Chapter: HHT · Osler’s disease
Article: 1 of 13
Update: Mai 06, 2021
Author(s): Kühnel, Thomas
The name hereditary hemorrhagic teleangiectasia (HHT) describes the obvious features of a disease characterized by dilated vessels with bleeding tendency.
The name reveals three features that are determining factors for the diagnosis when all three are present: heredity, hemorrhage, dilatation of small vessels. (See also the table of Curaçao criteria).
The disease is also called Rendu-Osler-Weber syndrome, named after those who first described it, or Osler’s disease for short. It belongs to the group of rare diseases (orphan diseases) with a worldwide prevalence of 1 : 5000 to 1 : 8000.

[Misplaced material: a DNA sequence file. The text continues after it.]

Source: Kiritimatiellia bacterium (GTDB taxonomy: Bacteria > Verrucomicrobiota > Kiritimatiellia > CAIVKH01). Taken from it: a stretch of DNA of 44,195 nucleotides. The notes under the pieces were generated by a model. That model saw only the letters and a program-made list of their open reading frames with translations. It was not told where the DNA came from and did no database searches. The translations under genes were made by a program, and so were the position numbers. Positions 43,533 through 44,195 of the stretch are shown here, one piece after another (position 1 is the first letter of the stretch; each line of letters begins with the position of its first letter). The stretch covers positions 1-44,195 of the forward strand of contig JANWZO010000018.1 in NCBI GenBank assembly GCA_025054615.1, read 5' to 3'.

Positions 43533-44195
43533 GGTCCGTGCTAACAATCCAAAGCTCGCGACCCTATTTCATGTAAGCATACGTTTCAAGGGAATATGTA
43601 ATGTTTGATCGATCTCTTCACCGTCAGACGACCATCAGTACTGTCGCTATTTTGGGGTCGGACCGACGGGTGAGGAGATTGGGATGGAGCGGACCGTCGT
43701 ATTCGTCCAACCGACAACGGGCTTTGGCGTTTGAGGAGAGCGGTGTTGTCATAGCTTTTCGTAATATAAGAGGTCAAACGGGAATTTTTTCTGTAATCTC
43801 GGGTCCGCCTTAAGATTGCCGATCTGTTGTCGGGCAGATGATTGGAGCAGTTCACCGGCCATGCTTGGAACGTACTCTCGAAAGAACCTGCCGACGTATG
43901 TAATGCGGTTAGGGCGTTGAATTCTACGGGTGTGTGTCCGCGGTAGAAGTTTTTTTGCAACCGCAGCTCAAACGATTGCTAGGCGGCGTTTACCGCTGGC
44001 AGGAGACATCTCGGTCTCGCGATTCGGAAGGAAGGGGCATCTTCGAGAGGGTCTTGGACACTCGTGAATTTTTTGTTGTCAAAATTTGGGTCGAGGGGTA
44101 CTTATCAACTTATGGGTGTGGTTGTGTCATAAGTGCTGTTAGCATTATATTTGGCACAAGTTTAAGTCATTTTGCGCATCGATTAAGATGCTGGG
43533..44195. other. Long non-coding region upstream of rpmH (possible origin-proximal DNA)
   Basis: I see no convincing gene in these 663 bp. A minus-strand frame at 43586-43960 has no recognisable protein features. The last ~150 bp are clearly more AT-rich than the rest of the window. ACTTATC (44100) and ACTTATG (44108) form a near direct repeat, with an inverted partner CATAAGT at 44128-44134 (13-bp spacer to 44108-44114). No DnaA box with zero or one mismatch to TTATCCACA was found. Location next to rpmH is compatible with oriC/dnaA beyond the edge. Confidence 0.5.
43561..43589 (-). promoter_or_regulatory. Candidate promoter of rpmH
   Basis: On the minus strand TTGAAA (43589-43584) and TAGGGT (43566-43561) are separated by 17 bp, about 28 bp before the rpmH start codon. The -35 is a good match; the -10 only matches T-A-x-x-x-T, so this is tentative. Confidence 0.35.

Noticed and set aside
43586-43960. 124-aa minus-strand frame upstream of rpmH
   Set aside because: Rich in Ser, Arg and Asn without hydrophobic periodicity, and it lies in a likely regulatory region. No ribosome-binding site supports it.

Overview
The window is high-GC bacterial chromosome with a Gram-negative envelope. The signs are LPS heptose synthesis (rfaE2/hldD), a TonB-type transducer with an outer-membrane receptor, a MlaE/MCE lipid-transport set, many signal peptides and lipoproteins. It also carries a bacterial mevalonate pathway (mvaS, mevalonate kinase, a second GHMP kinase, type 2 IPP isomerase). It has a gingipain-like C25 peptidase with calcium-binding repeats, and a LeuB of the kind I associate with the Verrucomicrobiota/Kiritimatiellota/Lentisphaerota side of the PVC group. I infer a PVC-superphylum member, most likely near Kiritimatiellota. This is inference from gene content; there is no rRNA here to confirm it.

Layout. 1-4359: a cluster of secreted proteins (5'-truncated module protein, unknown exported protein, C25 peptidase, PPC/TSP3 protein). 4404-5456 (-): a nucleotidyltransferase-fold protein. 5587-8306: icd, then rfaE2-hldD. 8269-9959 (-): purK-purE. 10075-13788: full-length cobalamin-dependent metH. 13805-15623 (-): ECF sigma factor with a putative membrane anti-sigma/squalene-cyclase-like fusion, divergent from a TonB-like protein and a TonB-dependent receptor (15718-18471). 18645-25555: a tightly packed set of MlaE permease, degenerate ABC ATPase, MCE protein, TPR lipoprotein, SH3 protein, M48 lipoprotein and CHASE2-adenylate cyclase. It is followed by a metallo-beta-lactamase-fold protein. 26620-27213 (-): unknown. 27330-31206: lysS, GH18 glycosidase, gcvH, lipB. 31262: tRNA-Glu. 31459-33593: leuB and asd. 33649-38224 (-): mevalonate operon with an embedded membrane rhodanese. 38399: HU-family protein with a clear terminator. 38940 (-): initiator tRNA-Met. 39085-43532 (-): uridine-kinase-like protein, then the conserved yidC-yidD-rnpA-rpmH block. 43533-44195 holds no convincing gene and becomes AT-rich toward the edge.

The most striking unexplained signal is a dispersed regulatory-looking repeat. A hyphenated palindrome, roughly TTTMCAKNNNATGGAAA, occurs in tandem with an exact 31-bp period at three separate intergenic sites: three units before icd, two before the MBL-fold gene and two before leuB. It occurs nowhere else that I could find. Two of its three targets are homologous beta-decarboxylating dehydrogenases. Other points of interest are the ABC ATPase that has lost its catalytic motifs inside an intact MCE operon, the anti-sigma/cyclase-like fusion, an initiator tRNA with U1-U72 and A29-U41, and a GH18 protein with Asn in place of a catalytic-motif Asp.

Teleangiectasias are dilations of small vessels; arteriovenous shunts (short circuits) are detectable in an advanced stage. The dilated vessels are visible as small red dots on the skin or mucosa. In principle, teleangiectasias can occur in all areas of the skin and also in all mucous membranes. In addition to the nasal mucosa, the mucosa of the gastrointestinal tract is frequently affected.
As well as the small arteriovenous shunts of teleangiectasia, there can also be short-circuit connections (arteriovenous malformations, shunts) of larger vessels. The vessels most commonly affected by larger shunts are those of the pulmonary and hepatic vascular pathways and, less commonly, those of the cerebral circulation.
The leading symptom is almost always nosebleed. It affects well over 90% of patients. The severity varies from only occasional, drip-like bleeding to life-threatening blood loss with a repeated need for transfusions.